Exploring Qubes OS
Published by Beto Dealmeida on
Running a secure/private OS on an old laptop
I have an old Thinkpad laptop that I love. It's a T420, originally released in 2011, but I bought mine used probably around 2015. It's heavy, the keyboard feels good, and the battery still holds a charge. My favorite feature is the white LED at the top of the screen, pointing down to illuminate the keys when working in the dark. Recently I upgraded the memory to 16 GB (even though officially only 8 GB are supported), and I replaced a keyboard that could only type the numbers 5-6 (letters worked fine!). The disk is an old HDD with 500 GB that I'll probably replace with an SSD soon.
Last week I learned about Qubes OS. It's an operating system that relies heavily on virtualization (using Xen). The main UI runs a virtualized Linux, from which you can spawn more virtual machines. Each machine has different levels of trust. For example, you have an untrusted machine that is responsible to connecting to the network. A firewall machine then connects to it, giving filtered and protected network access to the other machines.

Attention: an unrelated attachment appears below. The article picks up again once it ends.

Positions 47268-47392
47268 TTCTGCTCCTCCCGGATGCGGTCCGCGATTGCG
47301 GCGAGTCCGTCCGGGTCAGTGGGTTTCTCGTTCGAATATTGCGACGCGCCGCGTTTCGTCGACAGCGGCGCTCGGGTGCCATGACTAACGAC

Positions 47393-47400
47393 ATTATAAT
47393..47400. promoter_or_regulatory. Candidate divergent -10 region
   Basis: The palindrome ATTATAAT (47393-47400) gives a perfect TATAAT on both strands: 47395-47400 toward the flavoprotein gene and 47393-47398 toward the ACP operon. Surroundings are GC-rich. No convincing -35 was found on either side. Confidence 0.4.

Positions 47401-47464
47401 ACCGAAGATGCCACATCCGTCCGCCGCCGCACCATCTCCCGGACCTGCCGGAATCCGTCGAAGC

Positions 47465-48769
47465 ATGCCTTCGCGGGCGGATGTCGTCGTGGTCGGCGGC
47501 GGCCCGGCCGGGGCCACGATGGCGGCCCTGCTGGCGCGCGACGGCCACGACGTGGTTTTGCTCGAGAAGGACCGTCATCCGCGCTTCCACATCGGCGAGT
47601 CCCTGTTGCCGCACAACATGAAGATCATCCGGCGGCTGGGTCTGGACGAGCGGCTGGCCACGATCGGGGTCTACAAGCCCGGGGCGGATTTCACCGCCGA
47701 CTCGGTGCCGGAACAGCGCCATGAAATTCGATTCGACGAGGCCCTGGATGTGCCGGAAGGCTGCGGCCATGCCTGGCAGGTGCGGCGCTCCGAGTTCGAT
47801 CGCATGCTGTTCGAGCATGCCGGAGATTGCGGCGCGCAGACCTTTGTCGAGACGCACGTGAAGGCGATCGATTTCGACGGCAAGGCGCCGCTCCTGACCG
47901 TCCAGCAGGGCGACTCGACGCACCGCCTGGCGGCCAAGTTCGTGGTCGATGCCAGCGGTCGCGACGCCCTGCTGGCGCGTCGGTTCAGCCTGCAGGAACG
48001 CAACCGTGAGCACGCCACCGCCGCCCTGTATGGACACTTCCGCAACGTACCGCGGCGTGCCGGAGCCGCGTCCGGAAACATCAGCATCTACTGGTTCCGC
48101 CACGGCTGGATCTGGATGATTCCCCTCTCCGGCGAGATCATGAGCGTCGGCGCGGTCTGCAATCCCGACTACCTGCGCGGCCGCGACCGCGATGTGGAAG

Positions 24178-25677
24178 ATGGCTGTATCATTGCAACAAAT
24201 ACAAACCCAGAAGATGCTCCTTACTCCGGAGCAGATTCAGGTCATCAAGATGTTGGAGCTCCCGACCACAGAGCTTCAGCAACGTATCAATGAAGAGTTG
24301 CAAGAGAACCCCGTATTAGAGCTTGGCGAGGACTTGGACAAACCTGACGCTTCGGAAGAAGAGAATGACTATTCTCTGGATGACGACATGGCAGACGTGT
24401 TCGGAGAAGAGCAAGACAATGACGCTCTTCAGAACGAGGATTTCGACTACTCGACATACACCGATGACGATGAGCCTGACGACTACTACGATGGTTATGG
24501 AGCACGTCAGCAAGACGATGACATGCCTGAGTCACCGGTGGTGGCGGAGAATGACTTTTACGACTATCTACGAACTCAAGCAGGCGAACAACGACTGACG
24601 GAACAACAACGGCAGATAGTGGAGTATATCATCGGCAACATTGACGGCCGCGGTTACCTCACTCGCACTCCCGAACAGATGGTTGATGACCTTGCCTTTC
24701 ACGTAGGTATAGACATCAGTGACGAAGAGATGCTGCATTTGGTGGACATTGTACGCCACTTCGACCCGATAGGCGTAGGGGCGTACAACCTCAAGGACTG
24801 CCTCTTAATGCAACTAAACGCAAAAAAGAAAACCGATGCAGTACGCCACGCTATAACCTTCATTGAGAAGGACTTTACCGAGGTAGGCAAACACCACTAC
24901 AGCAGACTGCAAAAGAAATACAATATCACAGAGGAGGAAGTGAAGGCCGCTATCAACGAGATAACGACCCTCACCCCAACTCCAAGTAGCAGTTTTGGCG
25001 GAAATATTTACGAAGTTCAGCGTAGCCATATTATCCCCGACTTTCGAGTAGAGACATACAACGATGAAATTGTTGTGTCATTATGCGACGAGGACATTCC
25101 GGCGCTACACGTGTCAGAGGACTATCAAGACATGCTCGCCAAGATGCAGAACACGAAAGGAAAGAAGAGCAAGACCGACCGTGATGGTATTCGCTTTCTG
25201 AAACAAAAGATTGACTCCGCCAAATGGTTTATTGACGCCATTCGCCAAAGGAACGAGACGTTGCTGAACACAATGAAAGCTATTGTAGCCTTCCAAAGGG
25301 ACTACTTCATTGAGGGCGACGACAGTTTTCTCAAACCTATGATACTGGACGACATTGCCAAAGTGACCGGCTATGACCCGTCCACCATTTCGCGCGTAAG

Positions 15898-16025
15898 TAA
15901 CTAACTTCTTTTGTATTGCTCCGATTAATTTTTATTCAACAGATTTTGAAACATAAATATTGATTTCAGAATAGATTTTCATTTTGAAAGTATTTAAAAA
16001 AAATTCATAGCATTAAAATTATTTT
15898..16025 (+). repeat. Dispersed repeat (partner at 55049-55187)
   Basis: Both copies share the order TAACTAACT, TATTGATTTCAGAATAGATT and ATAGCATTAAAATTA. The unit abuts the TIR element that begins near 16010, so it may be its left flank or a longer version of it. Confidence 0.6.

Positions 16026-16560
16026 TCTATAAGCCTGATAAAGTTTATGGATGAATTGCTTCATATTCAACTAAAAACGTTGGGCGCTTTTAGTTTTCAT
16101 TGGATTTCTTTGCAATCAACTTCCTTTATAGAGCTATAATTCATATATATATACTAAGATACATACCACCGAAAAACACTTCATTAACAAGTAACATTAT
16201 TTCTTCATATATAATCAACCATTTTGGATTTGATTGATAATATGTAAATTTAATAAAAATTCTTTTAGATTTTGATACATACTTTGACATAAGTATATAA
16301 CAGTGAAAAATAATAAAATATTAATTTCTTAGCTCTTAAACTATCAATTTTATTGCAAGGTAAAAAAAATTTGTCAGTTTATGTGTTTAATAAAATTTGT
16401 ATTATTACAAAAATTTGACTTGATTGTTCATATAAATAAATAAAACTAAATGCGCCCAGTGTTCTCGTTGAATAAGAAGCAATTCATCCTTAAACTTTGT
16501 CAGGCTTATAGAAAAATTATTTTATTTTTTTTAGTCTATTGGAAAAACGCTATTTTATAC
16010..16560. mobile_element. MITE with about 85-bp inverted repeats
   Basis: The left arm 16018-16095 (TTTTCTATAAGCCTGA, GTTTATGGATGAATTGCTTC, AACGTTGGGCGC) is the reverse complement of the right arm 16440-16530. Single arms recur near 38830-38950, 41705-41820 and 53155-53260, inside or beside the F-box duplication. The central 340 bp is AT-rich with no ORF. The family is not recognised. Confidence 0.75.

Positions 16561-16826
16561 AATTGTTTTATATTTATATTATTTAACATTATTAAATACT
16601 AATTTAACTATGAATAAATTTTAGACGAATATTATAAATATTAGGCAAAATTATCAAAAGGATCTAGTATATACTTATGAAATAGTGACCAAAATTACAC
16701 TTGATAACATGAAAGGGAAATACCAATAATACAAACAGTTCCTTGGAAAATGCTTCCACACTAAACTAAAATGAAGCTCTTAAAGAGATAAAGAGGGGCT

The idea is that you create separate machines for separate parts of your digital life. I have a "personal" machine, which currently I'm using to write my blog and work on its static site generator. By default these machines have no access to USB devices, and the installed software resets when they get restarted (data persists, though). You can easily create disposable machines, and even machines with Tor installed. This provides security and privacy.
I installed Qubes OS on my T420, and I've been enjoying it so far! I'm running
i3 as the window manager on my main ("dom0") machine. A cool thing about the OS, regardless of the window manager, is that when you spawn an application on a virtual machine only the window pops up, and the color of the window decoration indicates the trust level. So I might have a red terminal, from an untrusted machine, running next to a yellow terminal, somewhat trusted. And the title of each window has as a prefix the machine name.
The system is a bit slow, requiring a lot of RAM if you're running multiple machines at the same time. Luckily you can stop machines that you're not using; the only downside is that it will be slower to run an application, since it has to start the machine first. My plan is to use the laptop mostly for simple applications, so it's not that a big of a problem. But I'm still considering upgrading the HDD to an SSD to see if I can get a little more performance from the laptop.
Edit: I found two 128 GB SSDs lying around; one of them was actually inside the T420! I re-installed Qubes OS on the fastest one, and I'm going to use the other one for backups.